5. He's been to more than 130 Bruce Springsteen concerts. (He's also a die-hard Dallas Cowboys fan, despite being from New Jersey.)
Two of Christie's greatest loves have also caused him some political heartache. As a proud Jersey boy, Christie is a huge fan of "The Boss" and has reportedly been to more than 130 of his concerts. But for Springsteen, the feeling wasn't mutual, and he declined to play at Christie's first inaugural. The relationship between the two has since softened. President Obama facilitated a call between them as they toured damage after Sandy, where Springsteen praised the governor's recovery efforts. After the Bridgegate scandal, though, Springsteen would duet with Jimmy Fallon on a song mocking the governor.
Another of Christie's loves is the Dallas Cowboys — despite the fact that the home-state favorites New York Giants and Philadelphia Eagles are the franchise's rivals. The Giants and the New York Jets also both play in New Jersey. Christie was famously caught on video hugging Cowboys owner Jerry Jones after the team's win over the Detroit Lions last year in his "lucky" orange sweater. Christie defended his fandom, saying he's rooted for the team since he was little. But he came under fire when it was revealed that it was Jones, who paid for that trip and ticket. To the next game, Christie paid his own way.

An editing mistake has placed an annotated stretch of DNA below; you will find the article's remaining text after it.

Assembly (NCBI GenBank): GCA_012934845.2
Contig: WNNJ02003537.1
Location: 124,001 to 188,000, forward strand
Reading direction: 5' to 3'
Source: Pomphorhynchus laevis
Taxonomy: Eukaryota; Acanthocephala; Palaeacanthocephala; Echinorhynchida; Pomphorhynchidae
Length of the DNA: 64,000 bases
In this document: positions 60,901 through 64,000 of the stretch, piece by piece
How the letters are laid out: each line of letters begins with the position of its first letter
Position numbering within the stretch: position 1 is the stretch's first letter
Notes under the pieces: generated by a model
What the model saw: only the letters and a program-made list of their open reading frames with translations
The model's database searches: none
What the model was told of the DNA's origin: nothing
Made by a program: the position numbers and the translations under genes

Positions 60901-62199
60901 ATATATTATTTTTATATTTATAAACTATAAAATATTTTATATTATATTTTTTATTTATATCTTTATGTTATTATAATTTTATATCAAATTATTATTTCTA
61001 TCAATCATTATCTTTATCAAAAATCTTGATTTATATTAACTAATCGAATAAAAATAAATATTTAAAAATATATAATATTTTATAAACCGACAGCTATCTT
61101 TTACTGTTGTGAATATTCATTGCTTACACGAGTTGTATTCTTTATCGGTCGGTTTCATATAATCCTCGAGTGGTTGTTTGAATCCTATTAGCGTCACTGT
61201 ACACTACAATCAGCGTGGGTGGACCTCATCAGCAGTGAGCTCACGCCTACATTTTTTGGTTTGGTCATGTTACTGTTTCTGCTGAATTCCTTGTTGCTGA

Christie does root for at least one local team — the New York Mets. He even invoked them once during a budget standoff with the Democratic-led Legislature. He said if there was a government shutdown, he wasn't moving a cot into the governor's office the way his predecessor did. Instead, he said he would go back up to the governor's residence, and, "I'm going to order a pizza, I'm going to open a beer, and I'm going to watch the Mets."